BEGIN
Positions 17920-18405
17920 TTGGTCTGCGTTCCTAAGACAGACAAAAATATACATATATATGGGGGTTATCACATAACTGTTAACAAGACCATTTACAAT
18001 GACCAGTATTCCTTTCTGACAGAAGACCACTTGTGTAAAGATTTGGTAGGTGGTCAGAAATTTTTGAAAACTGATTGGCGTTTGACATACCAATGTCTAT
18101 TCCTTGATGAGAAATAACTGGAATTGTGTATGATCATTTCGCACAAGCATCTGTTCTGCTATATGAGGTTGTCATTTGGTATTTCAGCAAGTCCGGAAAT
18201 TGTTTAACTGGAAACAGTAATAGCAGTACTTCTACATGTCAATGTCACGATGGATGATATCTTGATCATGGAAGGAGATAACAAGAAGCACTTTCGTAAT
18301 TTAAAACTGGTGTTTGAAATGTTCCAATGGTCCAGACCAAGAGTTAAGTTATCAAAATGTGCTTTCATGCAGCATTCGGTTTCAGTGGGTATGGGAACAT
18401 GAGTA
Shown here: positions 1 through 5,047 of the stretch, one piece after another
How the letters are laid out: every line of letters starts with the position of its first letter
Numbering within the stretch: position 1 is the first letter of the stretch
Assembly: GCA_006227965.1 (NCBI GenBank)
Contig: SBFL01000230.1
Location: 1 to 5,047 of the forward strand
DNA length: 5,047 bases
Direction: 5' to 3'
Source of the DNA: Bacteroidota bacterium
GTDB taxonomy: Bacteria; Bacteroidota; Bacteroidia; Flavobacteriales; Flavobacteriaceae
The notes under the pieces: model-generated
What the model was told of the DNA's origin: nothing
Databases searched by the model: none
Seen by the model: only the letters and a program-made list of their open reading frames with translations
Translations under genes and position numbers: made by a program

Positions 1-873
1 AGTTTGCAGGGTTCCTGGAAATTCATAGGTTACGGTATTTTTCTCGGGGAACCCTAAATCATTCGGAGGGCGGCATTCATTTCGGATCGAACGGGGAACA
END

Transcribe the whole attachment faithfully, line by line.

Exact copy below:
Positions 17920-18405
17920 TTGGTCTGCGTTCCTAAGACAGACAAAAATATACATATATATGGGGGTTATCACATAACTGTTAACAAGACCATTTACAAT
18001 GACCAGTATTCCTTTCTGACAGAAGACCACTTGTGTAAAGATTTGGTAGGTGGTCAGAAATTTTTGAAAACTGATTGGCGTTTGACATACCAATGTCTAT
18101 TCCTTGATGAGAAATAACTGGAATTGTGTATGATCATTTCGCACAAGCATCTGTTCTGCTATATGAGGTTGTCATTTGGTATTTCAGCAAGTCCGGAAAT
18201 TGTTTAACTGGAAACAGTAATAGCAGTACTTCTACATGTCAATGTCACGATGGATGATATCTTGATCATGGAAGGAGATAACAAGAAGCACTTTCGTAAT
18301 TTAAAACTGGTGTTTGAAATGTTCCAATGGTCCAGACCAAGAGTTAAGTTATCAAAATGTGCTTTCATGCAGCATTCGGTTTCAGTGGGTATGGGAACAT
18401 GAGTA
Shown here: positions 1 through 5,047 of the stretch, one piece after another
How the letters are laid out: every line of letters starts with the position of its first letter
Numbering within the stretch: position 1 is the first letter of the stretch
Assembly: GCA_006227965.1 (NCBI GenBank)
Contig: SBFL01000230.1
Location: 1 to 5,047 of the forward strand
DNA length: 5,047 bases
Direction: 5' to 3'
Source of the DNA: Bacteroidota bacterium
GTDB taxonomy: Bacteria; Bacteroidota; Bacteroidia; Flavobacteriales; Flavobacteriaceae
The notes under the pieces: model-generated
What the model was told of the DNA's origin: nothing
Databases searched by the model: none
Seen by the model: only the letters and a program-made list of their open reading frames with translations
Translations under genes and position numbers: made by a program

Positions 1-873
1 AGTTTGCAGGGTTCCTGGAAATTCATAGGTTACGGTATTTTTCTCGGGGAACCCTAAATCATTCGGAGGGCGGCATTCATTTCGGATCGAACGGGGAACA